An Official publication of The Asian Congress of Neurological Surgeons (AsianCNS)

Search Article
Home About us Editorial board Search Ahead of print Current issue Archives Submit article Instructions Advertise Subscribe Contacts Login  Facebook Tweeter
  Users Online: 308 Home Print this page Email this page Small font sizeDefault font sizeIncrease font size  
Year : 2014  |  Volume : 9  |  Issue : 3  |  Page : 153-157

Cervical puncture and perimedullary cistern shunt placement for idiopathic intracranial hypertension: An alternative to lumbar cistern or cerebral ventricular catheter placement a report of two cases

1 Department of Neurosurgery, University of Miami, Miller School of Medicine, Miami, FL, USA
2 Department of Neurosurgery, Brigham and Women's Hospital, Boston, MA, USA

Correspondence Address:
Dr. Mohammad Ali Aziz-Sultan
Department of Neurosurgery, Brigham and Women's Hospital, 75 Francis Street, PBB-311, Boston 02115, MA
Login to access the Email id

Source of Support: None, Conflict of Interest: None

DOI: 10.4103/1793-5482.142735

Rights and Permissions

Objective: Idiopathic intracranial hypertension (IIH) is a syndrome characterized by increased intracranial pressure (ICP) in the absence of an identifiable cause, and if untreated, can result in permanent vision loss. In symptomatic IIH patients, cerebrospinal fluid (CSF) diversion can lower ICP and protect vision; however, currently used CSF diversion systems are prone to malfunction in this population. Materials and Methods: In two IIH patients with histories of numerous prior shunt revisions that presented with proximal ventriculoperitoneal shunt malfunction, ICP reduction was achieved by an alternative surgical cerebrospinal fluid (CSF) diversion technique: Fluoroscopically guided, percutaneous placement of a catheter in the premedullary cistern and subsequent connection to the valve and distal shunt system. Results: Postoperatively, both patients' papilledema resolved, headaches improved, and the shunts were working well at 3-month follow-up. At 1-year follow-up, one patient was well without papilledema or symptom recurrence, and the second patient had the shunt system removed by an outside surgeon. Conclusion: This technique may hold promise as an alternative shunting strategy in IIH patients with numerous proximal shunt failures or who are poor candidates for ventricular and lumbar shunts.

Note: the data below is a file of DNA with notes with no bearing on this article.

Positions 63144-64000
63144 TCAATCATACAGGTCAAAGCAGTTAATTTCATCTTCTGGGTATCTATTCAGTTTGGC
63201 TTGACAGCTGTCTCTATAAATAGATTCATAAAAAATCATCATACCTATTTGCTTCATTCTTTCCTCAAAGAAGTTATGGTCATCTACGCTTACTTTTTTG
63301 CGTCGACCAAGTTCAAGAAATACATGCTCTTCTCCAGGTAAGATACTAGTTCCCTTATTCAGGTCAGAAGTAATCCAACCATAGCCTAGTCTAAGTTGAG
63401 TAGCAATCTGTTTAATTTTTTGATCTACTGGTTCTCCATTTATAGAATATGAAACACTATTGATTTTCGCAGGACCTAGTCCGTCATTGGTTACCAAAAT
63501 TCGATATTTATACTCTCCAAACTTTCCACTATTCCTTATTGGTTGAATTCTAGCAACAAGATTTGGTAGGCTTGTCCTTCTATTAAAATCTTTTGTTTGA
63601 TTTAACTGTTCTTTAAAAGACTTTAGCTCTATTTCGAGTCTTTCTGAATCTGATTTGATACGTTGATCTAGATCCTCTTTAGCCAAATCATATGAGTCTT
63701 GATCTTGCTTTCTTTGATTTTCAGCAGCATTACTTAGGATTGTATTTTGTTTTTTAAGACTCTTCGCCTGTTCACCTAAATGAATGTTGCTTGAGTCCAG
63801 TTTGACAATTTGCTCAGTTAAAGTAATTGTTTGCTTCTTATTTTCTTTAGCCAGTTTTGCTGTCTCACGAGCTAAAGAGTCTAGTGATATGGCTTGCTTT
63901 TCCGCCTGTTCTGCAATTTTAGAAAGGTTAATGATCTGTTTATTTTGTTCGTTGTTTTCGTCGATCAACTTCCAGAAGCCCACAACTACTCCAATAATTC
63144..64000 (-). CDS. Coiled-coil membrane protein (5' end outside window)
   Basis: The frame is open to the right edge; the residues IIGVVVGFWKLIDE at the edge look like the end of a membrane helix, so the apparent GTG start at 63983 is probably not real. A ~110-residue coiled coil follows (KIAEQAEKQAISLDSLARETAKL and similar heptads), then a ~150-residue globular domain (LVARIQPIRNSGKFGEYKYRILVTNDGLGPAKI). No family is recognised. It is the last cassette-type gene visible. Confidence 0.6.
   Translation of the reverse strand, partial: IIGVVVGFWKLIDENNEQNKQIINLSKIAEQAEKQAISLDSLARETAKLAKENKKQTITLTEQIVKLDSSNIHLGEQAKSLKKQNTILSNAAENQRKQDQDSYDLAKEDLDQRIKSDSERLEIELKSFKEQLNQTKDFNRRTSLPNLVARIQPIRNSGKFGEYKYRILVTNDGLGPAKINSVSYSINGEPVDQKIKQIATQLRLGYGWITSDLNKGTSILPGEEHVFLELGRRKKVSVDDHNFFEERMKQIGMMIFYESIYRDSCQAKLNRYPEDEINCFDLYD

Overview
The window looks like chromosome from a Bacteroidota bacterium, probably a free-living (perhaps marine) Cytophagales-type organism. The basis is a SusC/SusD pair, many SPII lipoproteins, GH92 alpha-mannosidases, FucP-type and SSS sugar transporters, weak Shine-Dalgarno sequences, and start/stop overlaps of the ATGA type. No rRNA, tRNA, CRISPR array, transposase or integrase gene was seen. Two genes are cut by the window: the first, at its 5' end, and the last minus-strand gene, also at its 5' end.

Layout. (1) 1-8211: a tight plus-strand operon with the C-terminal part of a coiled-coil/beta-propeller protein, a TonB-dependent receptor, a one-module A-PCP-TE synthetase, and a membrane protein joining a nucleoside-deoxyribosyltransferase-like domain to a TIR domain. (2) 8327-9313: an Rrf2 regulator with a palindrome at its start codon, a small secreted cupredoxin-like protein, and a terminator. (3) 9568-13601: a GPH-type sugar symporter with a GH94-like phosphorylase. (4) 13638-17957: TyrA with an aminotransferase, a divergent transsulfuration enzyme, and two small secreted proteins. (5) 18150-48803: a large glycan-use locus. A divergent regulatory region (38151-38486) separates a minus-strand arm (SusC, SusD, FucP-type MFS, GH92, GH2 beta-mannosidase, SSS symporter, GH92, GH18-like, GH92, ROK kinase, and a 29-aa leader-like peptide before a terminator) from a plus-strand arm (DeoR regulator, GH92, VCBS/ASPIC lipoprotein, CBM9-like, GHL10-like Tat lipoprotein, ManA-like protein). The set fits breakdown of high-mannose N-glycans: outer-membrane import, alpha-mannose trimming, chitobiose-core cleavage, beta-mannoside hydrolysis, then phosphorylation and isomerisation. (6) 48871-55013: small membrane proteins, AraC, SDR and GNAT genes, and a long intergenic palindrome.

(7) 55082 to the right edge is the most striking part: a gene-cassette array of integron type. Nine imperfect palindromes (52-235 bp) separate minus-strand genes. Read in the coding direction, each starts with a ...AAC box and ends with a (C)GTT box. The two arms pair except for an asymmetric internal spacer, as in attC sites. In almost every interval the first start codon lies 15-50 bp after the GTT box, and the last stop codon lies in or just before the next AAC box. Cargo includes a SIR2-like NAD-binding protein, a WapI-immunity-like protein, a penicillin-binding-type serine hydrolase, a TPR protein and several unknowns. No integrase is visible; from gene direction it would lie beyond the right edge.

Print this article     Email this article
 Next article
 Previous article
 Table of Contents

 Similar in PUBMED
   Search Pubmed for
   Search in Google Scholar for
 Related articles
 Citation Manager
 Access Statistics
 Reader Comments
 Email Alert *
 Add to My List *
 * Requires registration (Free)

 Article Access Statistics
    PDF Downloaded268    
    Comments [Add]    
    Cited by others 1    

Recommend this journal